Digital assets are making separations tougher than ever before, legal experts told City A.M., as lawyers grapple with rapidly changing valuations and hard-to-trace assets.
So-called digital divorces are on the rise, with the Financial Conduct Authority revealing last summer that around 2.3m adults in the UK already hold crypto assets – which is expected to have grown exponentially over the last year.
And assets are increasing in value, which has increasingly made them of interest amid divorces. The global NFT (non-fungible token) market hit a valuation of £16.5bn in 2021, according to blockchain app store DappRadar.
“The ownership of digital assets in a divorce scenario are definitely on the rise,” partner and head of family law at Ashfords, Zoe Porter told City A.M.
“Values can fluctuate dramatically over a very short period of time, meaning that family lawyers must be nimble in their approach – they must be regularly checked, as the rise or fall of the value can impact on the landscape of a settlement or Order.”
It can also be more difficult to trace assets if someone is not honest with their disclosure, senior partner at IMD Solicitors, Iwona Durlak added.
“Amidst financial uncertainly in financial markets and parties electing to be more entrepreneurial in managing their own assets and creating them too, there has been a growing trend towards investing in crypto currencies and Non-Fungible Tokens (NFTs),” partner in the family team at SA Law, Kiran Beeharry explained.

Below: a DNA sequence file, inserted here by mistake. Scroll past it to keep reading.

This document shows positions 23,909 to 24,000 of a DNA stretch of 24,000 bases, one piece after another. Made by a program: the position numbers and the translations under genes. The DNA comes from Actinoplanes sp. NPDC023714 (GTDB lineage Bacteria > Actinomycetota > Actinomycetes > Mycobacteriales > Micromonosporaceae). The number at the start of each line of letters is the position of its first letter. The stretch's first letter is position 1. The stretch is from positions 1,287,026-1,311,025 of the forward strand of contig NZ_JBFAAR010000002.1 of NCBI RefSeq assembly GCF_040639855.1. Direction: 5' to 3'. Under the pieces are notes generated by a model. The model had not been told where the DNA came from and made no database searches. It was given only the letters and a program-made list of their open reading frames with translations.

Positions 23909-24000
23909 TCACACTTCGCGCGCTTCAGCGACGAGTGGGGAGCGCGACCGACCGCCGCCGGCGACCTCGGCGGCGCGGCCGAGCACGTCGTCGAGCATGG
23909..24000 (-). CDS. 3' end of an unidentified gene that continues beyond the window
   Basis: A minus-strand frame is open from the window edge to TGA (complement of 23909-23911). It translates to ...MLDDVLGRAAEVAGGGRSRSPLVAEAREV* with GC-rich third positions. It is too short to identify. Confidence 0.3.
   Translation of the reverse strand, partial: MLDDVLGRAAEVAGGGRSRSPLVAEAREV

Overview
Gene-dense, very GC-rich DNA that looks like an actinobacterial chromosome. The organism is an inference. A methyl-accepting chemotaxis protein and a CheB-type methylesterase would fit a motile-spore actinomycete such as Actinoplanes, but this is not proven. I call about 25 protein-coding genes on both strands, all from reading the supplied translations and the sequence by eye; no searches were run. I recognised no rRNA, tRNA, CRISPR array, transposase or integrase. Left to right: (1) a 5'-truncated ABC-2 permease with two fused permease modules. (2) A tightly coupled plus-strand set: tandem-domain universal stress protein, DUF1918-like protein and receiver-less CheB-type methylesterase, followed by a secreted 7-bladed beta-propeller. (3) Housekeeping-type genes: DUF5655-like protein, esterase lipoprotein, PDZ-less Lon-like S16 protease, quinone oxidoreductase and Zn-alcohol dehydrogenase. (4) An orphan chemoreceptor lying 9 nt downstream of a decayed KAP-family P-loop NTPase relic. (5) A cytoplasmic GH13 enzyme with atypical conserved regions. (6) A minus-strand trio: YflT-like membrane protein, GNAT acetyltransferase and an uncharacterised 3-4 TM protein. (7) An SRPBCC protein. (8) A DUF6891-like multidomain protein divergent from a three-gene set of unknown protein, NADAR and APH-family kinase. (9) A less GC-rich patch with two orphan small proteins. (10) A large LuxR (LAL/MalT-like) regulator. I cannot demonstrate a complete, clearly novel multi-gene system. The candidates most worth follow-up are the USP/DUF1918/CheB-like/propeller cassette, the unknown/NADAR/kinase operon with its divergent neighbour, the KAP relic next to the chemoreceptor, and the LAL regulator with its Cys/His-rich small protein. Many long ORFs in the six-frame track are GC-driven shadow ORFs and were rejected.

While digital assets can be traced to a crypto currency platform if they have been bought through an ordinary bank account, “in circumstances where crypto currencies are moved from a trading platform to a personal e-wallet, there are frequent claims that passwords are lost and so the e-wallet value should be discounted.
“Such claims can be genuine or fictious,” but both minimise the available assets, he added.
Che Meakins at Rayden Solicitors added that “Even when NFTs are out in the open though, it’s not entirely clear whether they’re all taxable assets… This is all new territory for divorce proceedings, but digital assets are here to stay, so divorce law will surely have to adapt.”
“As crypto is still in the adoption phase, regulators and lawmakers are still learning just like consumers,” Kristjan Kangro, CEO of crypto investment platform Change said.
“However, there’s an upside here. Once you’ve decided how to split, it’s incredibly easy and fast to move the assets between parties, shortening the process significantly.”